- Dorothy Thorpe decorated glassware from the early 1930s until the 1950s. She bought glassware from other companies, which she decorated with her own designs and sold on. Her glassware features heavily etched designs, sand-blasting, and silver overlays.
- Emile Gallé was a French artist known for his glass designs. He was a major force in the French Art Nouveau movement. His early glass was decorated with enamel, but he later turned to heavy, opaque glass carved or etched with plant motifs, and often employing the use of cameo glass. He rose to prominence in the wake of the 1878 Paris Exhibition.
- Aurene glass was an iridescent style of art glass with a gold sheen made by the Steuben Glass Works. It was produced in the late 19th – early 20th century. They were forced to halt production of this style of glass after World War One.
- Carnival glass is a form of pressed of moulded glassware with a metallic sheen that was produced by numerous glass manufacturers in the early 20th century. It remains extremely popular with collectors.
- Early American pattern glass is a style of pressed glassware made in America by many different companies during the Victorian era. It was an economic alternative to hand-cut crystal.
- Depression glass was produced during the Great Depression in America. The 1920s saw a new mold-etch process invented, which reduced manufacturing costs and allowed glassware to be produced cheaply, just in time for the Depression. While this glass is of a low quality and mass produced, it has a large following of collectors.
- Venetian glass is a style of glassware that uses techniques established in Venice as early as the 13th century. However, Venice’s glassworks were all burnt down and the glass began to be produced in Murano – so it is also known as Murano glass. Characteristics include ornamentation and bright colour, using techniques such as enamelling, threading with gold, millefiori or multicoloured, milk glass, beads and imitation gemstones.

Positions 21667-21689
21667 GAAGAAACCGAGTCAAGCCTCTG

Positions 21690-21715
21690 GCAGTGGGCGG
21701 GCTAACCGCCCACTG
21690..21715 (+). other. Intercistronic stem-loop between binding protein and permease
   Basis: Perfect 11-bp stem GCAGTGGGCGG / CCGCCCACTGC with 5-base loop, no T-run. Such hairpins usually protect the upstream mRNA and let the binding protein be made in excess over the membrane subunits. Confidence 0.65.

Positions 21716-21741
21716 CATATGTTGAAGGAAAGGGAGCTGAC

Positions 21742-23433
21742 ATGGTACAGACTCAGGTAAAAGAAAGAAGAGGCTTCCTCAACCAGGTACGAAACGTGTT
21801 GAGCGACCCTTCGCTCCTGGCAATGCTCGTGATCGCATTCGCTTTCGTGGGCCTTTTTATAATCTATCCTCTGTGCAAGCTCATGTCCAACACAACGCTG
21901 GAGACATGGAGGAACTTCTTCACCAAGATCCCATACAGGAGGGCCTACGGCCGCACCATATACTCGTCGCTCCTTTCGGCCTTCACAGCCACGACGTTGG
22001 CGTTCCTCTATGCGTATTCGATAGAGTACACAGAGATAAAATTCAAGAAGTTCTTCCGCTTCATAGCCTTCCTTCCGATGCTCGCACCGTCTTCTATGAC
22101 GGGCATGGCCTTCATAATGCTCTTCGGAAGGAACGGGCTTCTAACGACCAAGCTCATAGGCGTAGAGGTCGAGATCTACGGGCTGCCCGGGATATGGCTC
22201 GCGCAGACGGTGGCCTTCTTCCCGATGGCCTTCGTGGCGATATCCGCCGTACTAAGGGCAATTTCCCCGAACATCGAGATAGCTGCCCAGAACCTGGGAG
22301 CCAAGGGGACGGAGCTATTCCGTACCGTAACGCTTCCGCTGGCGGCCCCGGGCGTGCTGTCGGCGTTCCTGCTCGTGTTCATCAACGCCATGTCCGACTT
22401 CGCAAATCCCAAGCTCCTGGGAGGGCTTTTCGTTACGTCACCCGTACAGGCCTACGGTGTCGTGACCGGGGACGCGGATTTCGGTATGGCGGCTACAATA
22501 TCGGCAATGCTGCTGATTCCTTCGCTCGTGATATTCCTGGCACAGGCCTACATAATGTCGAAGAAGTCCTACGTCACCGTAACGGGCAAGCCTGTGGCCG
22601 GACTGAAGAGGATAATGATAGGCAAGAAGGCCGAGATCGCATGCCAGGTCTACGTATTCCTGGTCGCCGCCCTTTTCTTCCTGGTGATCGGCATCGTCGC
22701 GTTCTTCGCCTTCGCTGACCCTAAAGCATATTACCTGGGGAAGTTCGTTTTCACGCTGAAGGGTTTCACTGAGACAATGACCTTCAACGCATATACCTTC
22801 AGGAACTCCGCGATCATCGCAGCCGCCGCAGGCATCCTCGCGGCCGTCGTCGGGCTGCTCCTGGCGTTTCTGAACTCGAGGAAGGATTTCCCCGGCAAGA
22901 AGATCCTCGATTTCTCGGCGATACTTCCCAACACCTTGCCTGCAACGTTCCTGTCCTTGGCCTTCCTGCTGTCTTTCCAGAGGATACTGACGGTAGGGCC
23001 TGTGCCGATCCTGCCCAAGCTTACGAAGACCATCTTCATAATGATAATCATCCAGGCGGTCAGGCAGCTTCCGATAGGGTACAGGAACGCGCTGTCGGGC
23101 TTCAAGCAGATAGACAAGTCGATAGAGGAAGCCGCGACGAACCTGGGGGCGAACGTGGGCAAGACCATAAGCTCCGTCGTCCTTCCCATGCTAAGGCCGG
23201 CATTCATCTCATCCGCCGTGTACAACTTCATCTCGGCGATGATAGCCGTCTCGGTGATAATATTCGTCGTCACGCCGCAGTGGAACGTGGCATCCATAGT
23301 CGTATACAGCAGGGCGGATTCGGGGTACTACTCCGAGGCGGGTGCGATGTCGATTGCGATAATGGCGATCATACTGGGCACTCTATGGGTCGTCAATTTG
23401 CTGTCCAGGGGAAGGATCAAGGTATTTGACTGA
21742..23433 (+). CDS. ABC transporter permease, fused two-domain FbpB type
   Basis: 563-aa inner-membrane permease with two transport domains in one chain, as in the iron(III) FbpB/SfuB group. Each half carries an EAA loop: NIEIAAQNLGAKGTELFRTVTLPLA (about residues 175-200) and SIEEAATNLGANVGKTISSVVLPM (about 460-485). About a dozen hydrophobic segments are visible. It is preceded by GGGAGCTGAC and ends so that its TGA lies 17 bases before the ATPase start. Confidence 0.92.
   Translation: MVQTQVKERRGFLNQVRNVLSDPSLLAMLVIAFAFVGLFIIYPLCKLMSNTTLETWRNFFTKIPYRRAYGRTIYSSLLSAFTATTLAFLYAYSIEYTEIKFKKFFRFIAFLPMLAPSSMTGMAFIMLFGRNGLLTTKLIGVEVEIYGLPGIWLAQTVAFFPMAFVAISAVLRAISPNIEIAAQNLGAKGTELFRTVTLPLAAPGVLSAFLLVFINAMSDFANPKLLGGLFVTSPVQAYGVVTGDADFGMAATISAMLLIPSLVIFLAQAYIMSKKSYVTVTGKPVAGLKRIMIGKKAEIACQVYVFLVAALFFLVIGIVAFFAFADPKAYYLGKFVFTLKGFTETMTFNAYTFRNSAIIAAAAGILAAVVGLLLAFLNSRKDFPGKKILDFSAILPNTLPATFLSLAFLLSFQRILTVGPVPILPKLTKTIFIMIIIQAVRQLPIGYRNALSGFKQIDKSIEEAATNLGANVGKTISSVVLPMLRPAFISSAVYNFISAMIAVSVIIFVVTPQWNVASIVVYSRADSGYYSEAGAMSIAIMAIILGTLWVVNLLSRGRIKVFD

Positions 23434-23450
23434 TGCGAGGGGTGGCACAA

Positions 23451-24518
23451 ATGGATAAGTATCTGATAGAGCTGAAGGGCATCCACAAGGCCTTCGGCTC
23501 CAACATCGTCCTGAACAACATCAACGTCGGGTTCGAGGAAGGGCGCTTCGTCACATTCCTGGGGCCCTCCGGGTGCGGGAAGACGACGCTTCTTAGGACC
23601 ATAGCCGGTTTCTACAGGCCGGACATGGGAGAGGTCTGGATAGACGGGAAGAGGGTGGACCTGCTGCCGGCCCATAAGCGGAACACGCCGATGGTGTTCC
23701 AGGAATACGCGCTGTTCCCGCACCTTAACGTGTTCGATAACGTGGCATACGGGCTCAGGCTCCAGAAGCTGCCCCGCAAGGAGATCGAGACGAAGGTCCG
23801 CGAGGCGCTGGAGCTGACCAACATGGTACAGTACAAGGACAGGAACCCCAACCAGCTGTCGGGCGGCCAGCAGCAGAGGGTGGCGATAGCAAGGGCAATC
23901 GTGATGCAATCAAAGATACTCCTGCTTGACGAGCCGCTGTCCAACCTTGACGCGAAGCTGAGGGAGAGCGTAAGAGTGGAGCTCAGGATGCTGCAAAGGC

- Cameo glass is a style of glassware that involves fusing several layers of coloured glass together, creating a multi-coloured object. The technique dates back to Roman times, but was forgotten then rediscovered in the 18th century.
Types of collectible glass object
- Perfume bottles
- Stained glass windows
- Branded drinking glasses
Guide to Collecting
To start a collection, it is worth narrowing down the field to items that you really admire. Collectors will often focus either on functional glassware, or on art glass. They will then narrow this down to a manufacturer, designer, style, or type. Some may even focus on one particular colour, such as Bristol blue glass.
When collecting art glass, hand crafted items are generally more valuable than factory produced art glass. However, it has been recognised that high quality factory produced items by eminent designers like Lalique are also art glass.
Pontil marks, the area where the glass blower broke off the finished product from the pontil rod, have been found on glass since Roman times and indicate that the item was mouth blown. These began to disappear from 1850-1870 on many common items as methods became more sophisticated and factory production ensued. However, studio made art glass continued to carry pontil marks. These can help date an item, depending what size and how rough they are.
Items that retain their original label are of course more easy to identify than others, which can make a large difference to the value of a piece.
Condition always affects value, so study each piece for chips, cracks and fading before buying. However, for collectors on a budget, slight wear and tear can allow you to possess a stunning piece of art glass for a very reasonable price.
There are numerous books and online guides to collecting specific popular types of glass, such as Murano, Blenko or Carnival glass.
Where to find
There are numerous auctions and dealers that offer glass. Depending on what genre of glass you are collecting, you can find pieces at auction, on eBay, direct from dealers in specific types of glass, and in second hand and antique stores. If you’re lucky, you may find some stunning examples stored away in a relative’s home.